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But even if you could find a common definition of closure as a sort of healing in the grief process, Bandes says it's unclear that the courts are even the right venue in which to pursue that healing. "It can be very dangerous for the families," she says. "Once you have legislators and judges telling you that there's such thing as closure, then you might believe in it, and then begin to expect that it will happen."
"We saw that with the [Timothy] McVeigh case, where there were families at the execution, hoping it would do something for them, that they would be able to read something on his face," she says. "It didn't happen for some of them. It's like a double victimization."
Here is what McPhail told me when I asked her what Davis' execution would do for her: "I hope that tonight I can close the book, wake up tomorrow with a little peace, and just live out the rest of my life."
So is her belief that an execution will heal her the product of a banal mind? Is she just regurgitating the prosecutor's arguments? I asked Bandes. "No, no. I would never, ever judge someone else's feelings," she says. "I'm not going to say that an execution doesn't solve something for someone." The problem, says Bandes, is that we just don't know. No legal study has been able to measure the satisfaction derived from executions, and yet the assumption that executions lead to closure is driving policy more than ever.
Which brings us to the problem of what Schroeder calls the "extremely individualized context" of victims and the death penalty. Kate Lowenstein, whose father was murdered when she was 9, is the program director for a nonprofit called Murder Victims for Human Rights. She advocates on behalf of families that oppose the death penalty in their loved ones' murder cases. She says plenty of victims feel that way. Often they just don't want to see any more death. Sometimes in child-murder cases, the parents of the victims she cited an example in Port Charles, La., not exactly a hotbed of liberal sentiment don't want even a murderous pedophile strapped to a gurney and killed in the name of their innocent children.
The problem, Lowenstein says, is that families aren't allowed to feel that way. "We don't want to be seen as 'bad victims,' " she says. "But it's almost like if you really loved the person who was killed, you should seek the death penalty." Reality is far more complicated, she says: you feel rage toward the murderer but still don't want him executed. The expectations are even tougher for men, she says. They are supposed to seek vengeance.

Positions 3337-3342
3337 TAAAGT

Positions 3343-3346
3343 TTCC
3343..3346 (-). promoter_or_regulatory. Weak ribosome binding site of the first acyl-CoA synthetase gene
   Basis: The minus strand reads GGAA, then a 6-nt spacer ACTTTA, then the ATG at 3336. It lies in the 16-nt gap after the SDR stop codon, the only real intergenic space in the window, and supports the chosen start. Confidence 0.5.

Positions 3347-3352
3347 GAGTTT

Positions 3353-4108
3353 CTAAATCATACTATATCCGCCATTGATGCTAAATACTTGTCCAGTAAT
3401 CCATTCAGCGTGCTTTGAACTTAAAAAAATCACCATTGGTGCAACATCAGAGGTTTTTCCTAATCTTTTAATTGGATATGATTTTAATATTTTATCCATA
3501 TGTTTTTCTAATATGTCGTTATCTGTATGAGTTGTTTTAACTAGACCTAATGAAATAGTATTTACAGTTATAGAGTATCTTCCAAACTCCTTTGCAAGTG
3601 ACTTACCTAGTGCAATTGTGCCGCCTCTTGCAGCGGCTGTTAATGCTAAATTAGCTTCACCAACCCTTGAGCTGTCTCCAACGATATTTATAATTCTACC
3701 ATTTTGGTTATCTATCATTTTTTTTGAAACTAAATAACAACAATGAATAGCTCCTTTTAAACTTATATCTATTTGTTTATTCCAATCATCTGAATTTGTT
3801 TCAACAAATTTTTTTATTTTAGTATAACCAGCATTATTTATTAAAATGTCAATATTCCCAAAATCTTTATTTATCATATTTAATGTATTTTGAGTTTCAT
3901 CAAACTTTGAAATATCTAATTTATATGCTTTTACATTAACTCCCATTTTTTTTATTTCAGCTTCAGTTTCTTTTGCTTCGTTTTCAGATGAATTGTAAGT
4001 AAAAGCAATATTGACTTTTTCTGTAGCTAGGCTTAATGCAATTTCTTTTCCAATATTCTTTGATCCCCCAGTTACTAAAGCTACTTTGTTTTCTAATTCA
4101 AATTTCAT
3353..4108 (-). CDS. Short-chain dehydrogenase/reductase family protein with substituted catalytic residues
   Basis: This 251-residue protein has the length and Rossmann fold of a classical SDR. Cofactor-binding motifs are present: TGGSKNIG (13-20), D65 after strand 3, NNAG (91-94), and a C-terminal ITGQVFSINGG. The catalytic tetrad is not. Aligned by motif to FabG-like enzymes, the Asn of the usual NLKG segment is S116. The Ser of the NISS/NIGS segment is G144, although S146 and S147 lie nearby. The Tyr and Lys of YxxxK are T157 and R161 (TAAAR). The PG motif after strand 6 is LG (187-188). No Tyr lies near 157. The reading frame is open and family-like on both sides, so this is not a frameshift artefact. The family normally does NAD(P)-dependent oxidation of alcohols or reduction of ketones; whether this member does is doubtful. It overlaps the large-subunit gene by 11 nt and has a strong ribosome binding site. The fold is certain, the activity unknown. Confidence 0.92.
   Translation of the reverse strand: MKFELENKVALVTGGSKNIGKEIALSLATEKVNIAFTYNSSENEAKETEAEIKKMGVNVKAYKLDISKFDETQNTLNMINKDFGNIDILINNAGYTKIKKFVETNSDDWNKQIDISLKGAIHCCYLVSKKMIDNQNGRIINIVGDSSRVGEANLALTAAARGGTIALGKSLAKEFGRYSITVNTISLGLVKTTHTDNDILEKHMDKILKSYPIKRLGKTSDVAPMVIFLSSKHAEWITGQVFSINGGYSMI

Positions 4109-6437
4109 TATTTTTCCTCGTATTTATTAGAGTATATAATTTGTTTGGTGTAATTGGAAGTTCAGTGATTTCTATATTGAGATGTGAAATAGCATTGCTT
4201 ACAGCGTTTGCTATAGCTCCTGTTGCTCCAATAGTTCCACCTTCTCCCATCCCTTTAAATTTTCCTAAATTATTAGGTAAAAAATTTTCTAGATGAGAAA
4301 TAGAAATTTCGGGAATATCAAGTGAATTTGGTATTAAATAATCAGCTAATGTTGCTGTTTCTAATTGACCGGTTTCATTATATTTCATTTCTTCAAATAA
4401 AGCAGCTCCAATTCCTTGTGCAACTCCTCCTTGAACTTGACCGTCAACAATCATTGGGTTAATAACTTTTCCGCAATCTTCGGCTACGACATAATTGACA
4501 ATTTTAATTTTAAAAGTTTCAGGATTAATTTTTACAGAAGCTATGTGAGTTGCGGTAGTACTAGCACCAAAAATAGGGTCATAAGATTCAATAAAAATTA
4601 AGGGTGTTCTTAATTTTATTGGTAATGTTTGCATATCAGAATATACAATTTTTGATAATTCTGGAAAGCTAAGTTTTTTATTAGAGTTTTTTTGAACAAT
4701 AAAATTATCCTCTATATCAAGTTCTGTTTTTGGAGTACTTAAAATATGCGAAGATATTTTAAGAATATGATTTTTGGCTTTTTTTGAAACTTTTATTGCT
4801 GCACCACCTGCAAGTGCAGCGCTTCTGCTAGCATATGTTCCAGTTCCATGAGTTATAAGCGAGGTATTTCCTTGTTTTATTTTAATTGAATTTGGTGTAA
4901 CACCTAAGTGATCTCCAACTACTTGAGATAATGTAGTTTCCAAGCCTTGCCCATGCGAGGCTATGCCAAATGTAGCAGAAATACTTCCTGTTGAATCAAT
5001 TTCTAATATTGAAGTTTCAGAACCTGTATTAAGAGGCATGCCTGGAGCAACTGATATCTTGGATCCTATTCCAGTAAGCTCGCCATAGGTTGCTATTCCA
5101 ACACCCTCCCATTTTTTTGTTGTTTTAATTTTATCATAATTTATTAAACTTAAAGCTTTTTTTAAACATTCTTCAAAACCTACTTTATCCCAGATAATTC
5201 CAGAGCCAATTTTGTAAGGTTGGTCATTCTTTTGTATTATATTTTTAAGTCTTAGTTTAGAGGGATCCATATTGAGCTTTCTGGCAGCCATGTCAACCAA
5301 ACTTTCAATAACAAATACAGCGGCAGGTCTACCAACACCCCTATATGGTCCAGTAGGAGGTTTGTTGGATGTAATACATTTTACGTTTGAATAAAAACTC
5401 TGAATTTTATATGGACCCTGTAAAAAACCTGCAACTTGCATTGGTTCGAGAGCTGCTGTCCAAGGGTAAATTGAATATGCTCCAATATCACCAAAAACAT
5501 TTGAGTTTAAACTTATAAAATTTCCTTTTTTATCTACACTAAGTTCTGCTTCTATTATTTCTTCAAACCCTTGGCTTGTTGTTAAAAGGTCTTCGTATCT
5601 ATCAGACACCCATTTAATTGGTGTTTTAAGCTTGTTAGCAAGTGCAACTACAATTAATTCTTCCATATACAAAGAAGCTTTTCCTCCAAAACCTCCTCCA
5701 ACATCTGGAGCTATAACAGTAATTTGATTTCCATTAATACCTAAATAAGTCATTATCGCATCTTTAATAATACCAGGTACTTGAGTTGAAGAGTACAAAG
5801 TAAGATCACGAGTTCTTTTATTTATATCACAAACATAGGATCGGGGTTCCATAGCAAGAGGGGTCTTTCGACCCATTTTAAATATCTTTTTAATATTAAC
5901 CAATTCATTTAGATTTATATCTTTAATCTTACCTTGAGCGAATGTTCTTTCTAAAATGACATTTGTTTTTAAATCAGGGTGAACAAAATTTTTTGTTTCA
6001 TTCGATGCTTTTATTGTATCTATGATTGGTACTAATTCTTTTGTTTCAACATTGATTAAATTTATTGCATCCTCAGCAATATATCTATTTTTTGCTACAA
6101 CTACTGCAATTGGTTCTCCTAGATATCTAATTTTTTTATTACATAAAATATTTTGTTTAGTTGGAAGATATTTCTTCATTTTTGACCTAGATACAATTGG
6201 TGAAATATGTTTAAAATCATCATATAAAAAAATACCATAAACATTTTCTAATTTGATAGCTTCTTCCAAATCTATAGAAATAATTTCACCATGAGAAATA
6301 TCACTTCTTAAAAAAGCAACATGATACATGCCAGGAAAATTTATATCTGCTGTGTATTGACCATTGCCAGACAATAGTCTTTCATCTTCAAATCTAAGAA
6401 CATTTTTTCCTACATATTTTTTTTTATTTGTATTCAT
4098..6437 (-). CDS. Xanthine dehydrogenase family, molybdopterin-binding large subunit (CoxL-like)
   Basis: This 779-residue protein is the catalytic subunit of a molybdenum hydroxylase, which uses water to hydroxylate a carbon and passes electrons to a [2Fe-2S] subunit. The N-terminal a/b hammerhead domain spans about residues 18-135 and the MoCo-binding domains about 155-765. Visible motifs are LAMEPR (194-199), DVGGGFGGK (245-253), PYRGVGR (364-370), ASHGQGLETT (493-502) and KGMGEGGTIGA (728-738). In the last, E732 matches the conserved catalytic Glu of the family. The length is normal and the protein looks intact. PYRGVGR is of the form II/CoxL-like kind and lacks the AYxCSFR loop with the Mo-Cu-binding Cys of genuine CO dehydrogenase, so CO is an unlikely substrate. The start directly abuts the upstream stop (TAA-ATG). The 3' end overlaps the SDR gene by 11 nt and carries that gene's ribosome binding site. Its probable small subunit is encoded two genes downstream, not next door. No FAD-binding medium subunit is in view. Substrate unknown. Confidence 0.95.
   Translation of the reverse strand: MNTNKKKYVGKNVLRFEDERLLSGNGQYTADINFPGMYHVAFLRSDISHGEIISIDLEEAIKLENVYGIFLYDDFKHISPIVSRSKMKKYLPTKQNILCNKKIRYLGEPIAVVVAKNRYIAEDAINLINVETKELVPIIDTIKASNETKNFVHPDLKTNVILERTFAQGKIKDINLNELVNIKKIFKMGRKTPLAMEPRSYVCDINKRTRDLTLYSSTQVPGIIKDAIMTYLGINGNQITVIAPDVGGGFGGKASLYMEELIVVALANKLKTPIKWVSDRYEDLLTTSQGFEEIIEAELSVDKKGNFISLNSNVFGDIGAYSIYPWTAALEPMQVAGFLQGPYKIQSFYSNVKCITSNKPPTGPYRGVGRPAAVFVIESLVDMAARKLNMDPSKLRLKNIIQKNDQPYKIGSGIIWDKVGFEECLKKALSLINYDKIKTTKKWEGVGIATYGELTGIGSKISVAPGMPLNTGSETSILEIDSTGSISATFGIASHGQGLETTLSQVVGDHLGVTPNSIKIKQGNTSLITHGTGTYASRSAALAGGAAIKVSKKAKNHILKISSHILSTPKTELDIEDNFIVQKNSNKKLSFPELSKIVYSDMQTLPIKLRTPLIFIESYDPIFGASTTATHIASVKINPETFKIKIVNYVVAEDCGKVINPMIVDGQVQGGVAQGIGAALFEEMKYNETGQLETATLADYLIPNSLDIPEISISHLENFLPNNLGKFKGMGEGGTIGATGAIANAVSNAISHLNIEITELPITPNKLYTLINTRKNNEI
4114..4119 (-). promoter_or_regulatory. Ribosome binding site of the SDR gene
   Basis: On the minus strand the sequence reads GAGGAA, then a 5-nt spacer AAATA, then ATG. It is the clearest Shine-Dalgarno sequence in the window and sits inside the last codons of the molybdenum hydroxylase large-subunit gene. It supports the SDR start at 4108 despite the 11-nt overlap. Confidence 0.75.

Those expectations were there for Ross Byrd. At the same time that the world stood vigil for Troy Davis, one of the white supremacists who killed Byrd's father in a horrific 1998 lynching was executed with little fanfare in Texas. But Byrd did not want this execution. "You can't fight murder with murder," he told Reuters. "Life in prison would have been fine. I know he can't hurt my daddy anymore. I wish the state would take in mind that this isn't what we want."
There is, by the way, nuance even in McPhail's position. She didn't go to witness the execution in person. "I wouldn't get any satisfaction from that, no," she says. "My kids, my grandkids are going. But I'm not going in."
She did, of course, want the death penalty to be carried out. She says she "could have lived with life without parole" for Davis, but the jury gave him death, and after 20 years of evasive legal maneuvers by the defense, she thought it was time for the sentence to be carried out.
But here's the thing: the state doesn't really care what she thinks. It was the U.S. Supreme Court, not the McPhail family, that delayed and then approved the execution on Wednesday night. And if she was against the death penalty, like her partner in grief Ross Byrd, the state would still have executed Davis.
So perhaps you are upset that Troy Davis died on Wednesday. Many people are. I also don't think this should have happened. But don't call Anneliese McPhail on the phone. Keep her name off your lips. No matter how many press conferences she gives, no matter how much she grasps for closure, you can be assured that Georgia's prosecutors and politicians wanted this execution even more than she did.